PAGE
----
Gallant top five for women’s team pursuit
14 August 2016
CYCLING – TRACK: Australia’s women's pursuit team might be leaving Rio without a medal, but they certainly won the country’s hearts with their determination and fight to courageously finish fifth overall in Rio on Saturday.
Still showing visible signs of injuries sustained in Monday’s training crash which nearly threatened to end their Olympic campaign before it started, the quartet of Annette Edmondson, Ashlee Ankudinoff, Amy Cure and Georgia Baker dug deep on Saturday to defeat Italy in their final ride.
“I mean it hurt, but not as much as missing out on the Olympics," said Ankudinoff, who battled an injured AC joint in her shoulder and bruised sternums and ribs just to make it to the line today.
“It was definitely playing on my mind but my legs were screaming more than my chest was hurting so I knew I just had to push through it and help these girls get a fifth so it was worthwhile.
“We’re just happy we got to do a ride and do Australia proud.”
Australia – 2015 world champions and world record holders – entered Rio as a major contender in a very strong field. However with all but Edmondson, including additional team member Melissa Hoskins, coming down in the training crash, the team was faced with an epic challenge before they hit the start line.
But in true Aussie spirit, the team gave it their all to post the third fastest time in Thursday’s qualifying to set up Saturday’s first round clash with reigning world championships USA.
Knowing a win would send them to the gold medal final, Australia went hard from the gate and established a lead of two-tenths after three laps. But even after two days of much needed rest and recovery, they didn't have quite enough to surpass the Americans who went on to blitz the track in a world record time (4:12.282) and move through to the gold medal final.
Great Britain then bettered the new world mark in the very next ride (4:12.152) to set up a clash with USA for gold. The Australian team’s brave charge at a heroic medal ended as they finished third fastest of the remaining teams, behind Canada (4:15.636) and New Zealand (4:17.592) who would go on to the bronze medal final – won by Canada.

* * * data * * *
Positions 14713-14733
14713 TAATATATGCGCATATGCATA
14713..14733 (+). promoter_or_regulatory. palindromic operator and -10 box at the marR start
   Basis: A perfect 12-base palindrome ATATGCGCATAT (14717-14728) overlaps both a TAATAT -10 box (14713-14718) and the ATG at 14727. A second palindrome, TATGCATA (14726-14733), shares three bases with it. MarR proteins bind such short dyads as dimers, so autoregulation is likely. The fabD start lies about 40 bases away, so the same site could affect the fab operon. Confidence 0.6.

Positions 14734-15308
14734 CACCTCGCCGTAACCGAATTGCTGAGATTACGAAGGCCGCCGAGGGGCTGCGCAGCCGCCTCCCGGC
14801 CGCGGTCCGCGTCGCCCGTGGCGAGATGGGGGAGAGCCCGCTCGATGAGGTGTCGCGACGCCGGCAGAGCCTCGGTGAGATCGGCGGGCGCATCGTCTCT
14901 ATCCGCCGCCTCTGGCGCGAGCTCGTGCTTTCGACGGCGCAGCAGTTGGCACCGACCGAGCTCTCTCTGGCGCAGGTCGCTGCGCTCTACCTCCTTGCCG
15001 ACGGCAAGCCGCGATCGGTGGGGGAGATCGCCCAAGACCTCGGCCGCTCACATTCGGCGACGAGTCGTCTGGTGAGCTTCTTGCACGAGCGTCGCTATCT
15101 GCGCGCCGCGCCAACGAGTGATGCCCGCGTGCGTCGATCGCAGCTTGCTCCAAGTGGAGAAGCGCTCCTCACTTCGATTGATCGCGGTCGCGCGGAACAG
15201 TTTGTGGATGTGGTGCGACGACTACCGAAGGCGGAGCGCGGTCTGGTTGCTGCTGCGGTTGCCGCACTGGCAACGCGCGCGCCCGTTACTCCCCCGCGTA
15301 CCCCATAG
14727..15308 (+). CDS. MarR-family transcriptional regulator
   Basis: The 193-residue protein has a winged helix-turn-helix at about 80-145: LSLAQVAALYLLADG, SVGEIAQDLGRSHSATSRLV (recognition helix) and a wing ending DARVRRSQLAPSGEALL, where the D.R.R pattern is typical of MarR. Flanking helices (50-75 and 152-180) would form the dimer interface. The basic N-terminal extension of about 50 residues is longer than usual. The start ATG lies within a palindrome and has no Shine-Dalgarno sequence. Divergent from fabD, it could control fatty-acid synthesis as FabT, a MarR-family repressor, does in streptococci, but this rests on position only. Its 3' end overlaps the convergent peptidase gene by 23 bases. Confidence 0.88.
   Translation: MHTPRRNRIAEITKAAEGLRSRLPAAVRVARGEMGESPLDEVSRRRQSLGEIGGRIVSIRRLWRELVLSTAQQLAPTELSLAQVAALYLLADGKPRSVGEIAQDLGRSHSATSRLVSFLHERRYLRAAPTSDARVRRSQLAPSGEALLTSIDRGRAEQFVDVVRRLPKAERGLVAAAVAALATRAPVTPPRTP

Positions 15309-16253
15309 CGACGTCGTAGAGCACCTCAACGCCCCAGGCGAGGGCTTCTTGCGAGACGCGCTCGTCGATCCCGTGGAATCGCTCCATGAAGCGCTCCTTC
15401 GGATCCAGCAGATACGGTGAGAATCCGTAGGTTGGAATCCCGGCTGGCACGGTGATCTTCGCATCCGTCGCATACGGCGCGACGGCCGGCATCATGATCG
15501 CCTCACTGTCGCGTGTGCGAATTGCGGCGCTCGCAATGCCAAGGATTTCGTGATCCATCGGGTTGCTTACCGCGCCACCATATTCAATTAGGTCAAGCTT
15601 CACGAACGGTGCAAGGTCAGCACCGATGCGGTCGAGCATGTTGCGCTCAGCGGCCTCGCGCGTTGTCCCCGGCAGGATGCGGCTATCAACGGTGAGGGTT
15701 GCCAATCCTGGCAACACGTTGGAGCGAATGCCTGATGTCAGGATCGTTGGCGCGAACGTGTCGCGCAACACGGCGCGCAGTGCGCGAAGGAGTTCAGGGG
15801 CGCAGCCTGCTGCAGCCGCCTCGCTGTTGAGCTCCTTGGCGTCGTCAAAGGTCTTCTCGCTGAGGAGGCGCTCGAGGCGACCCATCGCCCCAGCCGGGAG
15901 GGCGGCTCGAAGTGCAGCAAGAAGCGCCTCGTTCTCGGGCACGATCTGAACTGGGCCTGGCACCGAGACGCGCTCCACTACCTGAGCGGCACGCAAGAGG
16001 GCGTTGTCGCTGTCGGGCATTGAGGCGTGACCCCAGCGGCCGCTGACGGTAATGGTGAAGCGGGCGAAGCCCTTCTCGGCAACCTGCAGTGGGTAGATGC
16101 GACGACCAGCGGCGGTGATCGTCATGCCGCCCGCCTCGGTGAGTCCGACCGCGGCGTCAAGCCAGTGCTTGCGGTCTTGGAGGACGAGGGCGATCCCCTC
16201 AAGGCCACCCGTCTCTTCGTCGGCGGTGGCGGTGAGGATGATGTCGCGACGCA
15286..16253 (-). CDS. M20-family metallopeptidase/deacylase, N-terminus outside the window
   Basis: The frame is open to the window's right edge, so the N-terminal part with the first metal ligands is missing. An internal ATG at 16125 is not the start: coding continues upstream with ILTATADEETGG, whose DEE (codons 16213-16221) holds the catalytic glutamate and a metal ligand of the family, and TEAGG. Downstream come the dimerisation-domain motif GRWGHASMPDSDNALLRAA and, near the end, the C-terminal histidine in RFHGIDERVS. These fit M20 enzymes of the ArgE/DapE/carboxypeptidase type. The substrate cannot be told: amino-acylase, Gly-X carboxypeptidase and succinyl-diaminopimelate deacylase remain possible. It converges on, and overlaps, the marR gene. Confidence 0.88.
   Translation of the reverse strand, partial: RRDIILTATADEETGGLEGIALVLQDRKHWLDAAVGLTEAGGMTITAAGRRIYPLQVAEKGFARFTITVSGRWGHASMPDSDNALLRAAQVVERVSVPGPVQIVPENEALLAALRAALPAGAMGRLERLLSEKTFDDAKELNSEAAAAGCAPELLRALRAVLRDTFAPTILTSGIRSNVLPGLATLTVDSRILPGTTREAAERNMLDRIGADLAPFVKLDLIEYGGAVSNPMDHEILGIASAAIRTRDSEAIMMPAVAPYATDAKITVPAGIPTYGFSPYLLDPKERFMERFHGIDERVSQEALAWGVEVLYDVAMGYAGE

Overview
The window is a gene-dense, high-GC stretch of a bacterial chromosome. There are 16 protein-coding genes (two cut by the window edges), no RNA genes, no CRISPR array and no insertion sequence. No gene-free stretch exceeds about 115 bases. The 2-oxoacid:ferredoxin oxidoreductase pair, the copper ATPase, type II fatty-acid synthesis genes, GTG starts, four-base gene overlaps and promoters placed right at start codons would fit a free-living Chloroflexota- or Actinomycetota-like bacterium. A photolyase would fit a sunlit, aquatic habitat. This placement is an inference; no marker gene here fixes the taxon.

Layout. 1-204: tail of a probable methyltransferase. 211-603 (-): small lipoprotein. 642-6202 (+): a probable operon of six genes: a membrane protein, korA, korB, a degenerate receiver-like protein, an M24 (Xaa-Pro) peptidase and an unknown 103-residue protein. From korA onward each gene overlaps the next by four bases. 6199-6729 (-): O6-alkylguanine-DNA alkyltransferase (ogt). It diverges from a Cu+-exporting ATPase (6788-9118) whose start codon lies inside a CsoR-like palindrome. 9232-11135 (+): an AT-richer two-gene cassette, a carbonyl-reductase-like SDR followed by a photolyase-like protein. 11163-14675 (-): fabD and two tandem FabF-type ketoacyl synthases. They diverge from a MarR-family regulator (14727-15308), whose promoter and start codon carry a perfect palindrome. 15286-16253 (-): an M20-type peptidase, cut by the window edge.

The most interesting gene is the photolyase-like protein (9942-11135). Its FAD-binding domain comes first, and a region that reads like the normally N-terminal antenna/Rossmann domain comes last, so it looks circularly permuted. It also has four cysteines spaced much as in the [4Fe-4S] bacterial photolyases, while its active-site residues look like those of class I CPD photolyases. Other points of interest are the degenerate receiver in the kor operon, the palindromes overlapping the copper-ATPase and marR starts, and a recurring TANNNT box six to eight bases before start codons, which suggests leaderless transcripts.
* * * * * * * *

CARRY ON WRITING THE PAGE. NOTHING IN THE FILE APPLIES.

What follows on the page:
In the ride for fifth place against Italy, debutant Ankudinoff came into the team for Hoskins and led the team from the gates, achieving an advantage of over half a second at the halfway mark.
The team continued to drive towards the top five, powering to the finish (4:21.232) to win by over seven seconds, while Great Britain claimed gold in yet another world record, this time posting 4mins 10.236 to claim their second straight gold.
Debutant Baker was proud of the way the team fought back for fifth.
“It was our main goal to come here to the Olympic Games to win gold and we’ve had some really unfortunate events that happened in the last week but I think we should all be really proud,” debutant Baker said.
“It just goes to show how tough me and my team mates are. Just to ride, I think it goes to show how strong we are.”
Edmondson will have a rest day on Sunday, before commencing her tilt at the omnium podium on Monday. The two-day competition will be decided on Tuesday, with the 2012 London bronze medalist Edmondson considered one of the favourites for gold.
In the men’s sprint, Matthew Glaetzer has launched into the bronze medal final while Patrick Constable finished eighth overall in the competition
The third fastest qualifier on Friday, Glaetzer (9.704) continued his form on Saturday blasting past German Maximilian Levy in the 1/8 finals to move straight through to the quarterfinals.
The luck of the draw saw a repeat of the 1/16 match up, with Constable facing Callum Skinner in the 1/8 finals. Despite a strong ride from the young South Australian, the Brit was just too good for a second time, forcing Constable to take the scenic route through the repechage.
But Constable - second youngest in the field - was up to the challenge, taking the win and catapulting himself into the top eight of the blue riband sprint event while in his Olympic debut.
In the quarter-finals, Glaetzer easily accounted for Germany’s Joachim Eilers in two strong displays, however Constable met the might of defending Olympic champion Jason Kenny (GBR), with the Australian unable to repeat his effort in January where he defeated Kenny at the Hong Kong World Cup.
In the semi-final, Glaetzer was edged by Skinner in two rides, and will now meet Denis Dmitriev for bronze after Kenny accounted for the Russian.
Constable finished eighth overall after running in fourth place in the 5th – 8th final.
The men’s sprint finals continue on Sunday.